Walking in, I was quickly met with another set of metal detectors and security, and as they eyeballed my rather large backpack with the unstated phrase “You can’t bring that in here”, I quickly relayed my position as a member of the press, which physically changed the gentlemen’s expression in an instance, as he told me to wait. Shortly thereafter, a nice lady with a kind smile approached, asked my name, and radioed my contact to meet. She then escorted me to the ticket window so that the nice man could print my ticket and “save us time” for when the rep, Mackenzie, would arrive. Five minutes pass and this enthusiastic twenty-something with a mile wide smile introduces herself and escorts me to the nether regions of the venue to the media room. I asked how many photographers would be here for the night and she reported me, the house photographer, and one other who may or may not show up as this person, obviously out of their gourd, had not reached out per the advanced instructions as we quickly approached the 6:30 pm cutoff time for media to be escorted to the floor.
When that magical time came, it was only me and Nick the house photographer and in light of this photo duo, the joy of the moment grew, knowing that few would have the opportunity to photographically commemorate this special night, a dynamic that after 25 years makes me giddy. Escorted to the floor, we were met by probably the nicest tour manager in existence. Kanute (sp) greeted all of us with a smile and a handshake and a welcome, touting a gentle presence in light of his broad-shouldered build. He quickly ran down the rules and thanked us for being there and asked if we needed anything. Assuring him we didn’t, he wished us a good shoot and turned back into the shadows.
Finally, the lights went down to the full house’s energized reception as Goose took the stage and Jon “The Writing Muscle” Russel took to the pen:
To kick things off with some warm island vibes on what was likely a chilly night in PA, the band chooses “Butter Rum” to get the evening started. This one opens with Peter Anspach and Rick Mitatoronda both on guitar. On a typical night, drummer Ben Atkind responds to Rick's "Hey Butter Rum" call in the song, but for this crowded house, the audience took care of that instead, and in retrospect, there is some uncertainty whether we've heard a call and response from the crowd on this song before. This opener had some stellar guitar and keyboard solos, and once Peter switches back to keys, the jam built up pretty well with some nice guitar work from Rick before dropping back into its end. Maybe it was just me but I feel like I heard a mythical Phish style “Woo” at the end of the song as well.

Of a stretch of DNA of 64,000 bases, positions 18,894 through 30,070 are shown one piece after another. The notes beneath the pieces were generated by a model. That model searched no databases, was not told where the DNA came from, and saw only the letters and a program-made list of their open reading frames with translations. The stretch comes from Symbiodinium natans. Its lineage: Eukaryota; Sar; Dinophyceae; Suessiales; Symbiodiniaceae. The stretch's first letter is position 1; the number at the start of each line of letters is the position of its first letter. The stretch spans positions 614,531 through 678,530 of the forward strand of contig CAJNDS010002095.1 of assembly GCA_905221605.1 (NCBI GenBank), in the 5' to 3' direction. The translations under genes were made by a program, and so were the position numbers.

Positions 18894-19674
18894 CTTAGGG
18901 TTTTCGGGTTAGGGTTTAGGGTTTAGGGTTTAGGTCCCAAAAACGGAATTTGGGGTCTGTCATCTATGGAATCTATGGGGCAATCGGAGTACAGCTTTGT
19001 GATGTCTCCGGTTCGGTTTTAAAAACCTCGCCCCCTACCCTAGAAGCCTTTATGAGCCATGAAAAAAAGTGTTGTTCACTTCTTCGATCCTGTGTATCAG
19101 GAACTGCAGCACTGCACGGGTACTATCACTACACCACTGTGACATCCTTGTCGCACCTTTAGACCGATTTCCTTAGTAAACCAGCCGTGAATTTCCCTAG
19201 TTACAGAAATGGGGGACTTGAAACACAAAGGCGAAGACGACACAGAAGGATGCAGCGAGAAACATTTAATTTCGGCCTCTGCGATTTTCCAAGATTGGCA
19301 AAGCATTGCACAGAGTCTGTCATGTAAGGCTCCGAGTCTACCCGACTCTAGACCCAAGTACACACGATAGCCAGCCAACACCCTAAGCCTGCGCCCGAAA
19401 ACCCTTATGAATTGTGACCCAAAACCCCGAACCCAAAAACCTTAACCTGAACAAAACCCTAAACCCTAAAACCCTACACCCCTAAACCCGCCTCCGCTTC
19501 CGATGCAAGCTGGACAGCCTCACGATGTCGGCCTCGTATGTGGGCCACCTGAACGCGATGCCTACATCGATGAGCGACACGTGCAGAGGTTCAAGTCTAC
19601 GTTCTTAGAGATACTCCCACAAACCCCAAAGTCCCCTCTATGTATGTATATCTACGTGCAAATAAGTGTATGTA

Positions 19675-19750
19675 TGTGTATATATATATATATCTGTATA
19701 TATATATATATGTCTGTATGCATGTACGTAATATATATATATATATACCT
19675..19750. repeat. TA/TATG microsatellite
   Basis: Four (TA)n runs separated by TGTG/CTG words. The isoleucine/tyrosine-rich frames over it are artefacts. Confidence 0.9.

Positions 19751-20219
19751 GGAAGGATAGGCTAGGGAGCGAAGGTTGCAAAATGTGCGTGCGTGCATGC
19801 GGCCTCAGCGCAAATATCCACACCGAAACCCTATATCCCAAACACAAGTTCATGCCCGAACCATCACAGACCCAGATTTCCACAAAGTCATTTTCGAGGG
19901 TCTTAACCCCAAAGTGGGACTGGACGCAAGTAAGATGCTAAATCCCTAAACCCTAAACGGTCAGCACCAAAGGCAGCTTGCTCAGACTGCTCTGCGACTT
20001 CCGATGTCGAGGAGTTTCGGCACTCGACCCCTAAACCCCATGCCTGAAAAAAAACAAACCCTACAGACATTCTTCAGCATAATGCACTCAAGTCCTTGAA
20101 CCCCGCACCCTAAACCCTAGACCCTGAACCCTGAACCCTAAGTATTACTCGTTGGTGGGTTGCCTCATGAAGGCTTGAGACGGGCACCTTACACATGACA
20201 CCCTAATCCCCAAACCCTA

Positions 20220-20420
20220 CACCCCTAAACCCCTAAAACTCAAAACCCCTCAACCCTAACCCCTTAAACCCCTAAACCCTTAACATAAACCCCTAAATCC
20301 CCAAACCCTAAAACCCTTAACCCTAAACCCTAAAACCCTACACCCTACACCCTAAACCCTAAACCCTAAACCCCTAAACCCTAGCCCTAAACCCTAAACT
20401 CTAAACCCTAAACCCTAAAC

“Creatures”, the song that literally got me hooked on Goose, got the number two slot and I loved every minute of it. Rick kicks off the vocals with some auto tune just for all the haters in the crowd as this is a heavy auto tune song. Peter hops back and forth between keys and guitar for the more structured beginning. Rick's vocals felt more soulful and a little more even paced and patient than usual. The jam part had a slower build as well. I really think playing with Trey on this tour has helped Rick and the band take their time and be more cognizant in the jams, instead of machine gunning everything. Rick certainly seems more willing to slow it down and take a back seat with the rest of the band as the moment unfolds. Peter got into some synth sounds near the end while the band built up their usual tension and release moments throughout.
Somewhere around 15 minutes in, they downshifted things even more before a nice segue into the instrumental “Moby”. This one is from Goose's Ted Tapes, a conglomerate of jams they really liked while recording and practicing in the studio and seems to be a band favorite, it being the most commonly played song/jam from that release. This one really flowed nicely out of the “Creatures”-born jam and had some good interplay between Rick’s guitar and bass work by Trevor Weekz. The crowd really seemed to get into the buildup before the song ended. As a phish phan, this one has always felt like a "What's the Use" type song to mellow things out after a good jam and appeared to have the house feeling good in its wake.
For only the second time on this mini-tour, “All I Need” kept the progression going nicely. The necessity piece got off with a pretty standard beginning, included an abbreviated drum solo from Ben and lit up with some nice work from Peter on the keys. Once the band hit the jam portion, the members once again downshifted, demonstrating more of the patient Rick characteristic referenced during “Creatures”. For these ears, this slower jam contained a strong “Dark Star” vibe, resulting in that early 70's spacey Dead quality and was quite beautiful to hear. The jam then builds back up into what is more typical for “All I Need” with some nice work from the rhythm section of Jeff Arevalo. The improvisation eventually turns frenzied and wild near the end before they drop back into the song and finish up the lyrics. Solid version of this classic Goose tune.
Between the bearded fans and the snowy outside, “Yeti” seemed like a no-brainer for the evening. Rick said "Cool" before Trevor let loose with the normal Yeti bass intro, a definitive piece that makes this one unmistakable for anything else once the bass starts up, just like “Down with Disease”. This song is from Peter's original band Great Blue that he brought over when joining Goose. Peter really gets into the guitar work here and was on his knees Hendrix style at the edge of the stage driving the front row crazy as he grinned with joy and putting his wireless guitar setup to good use.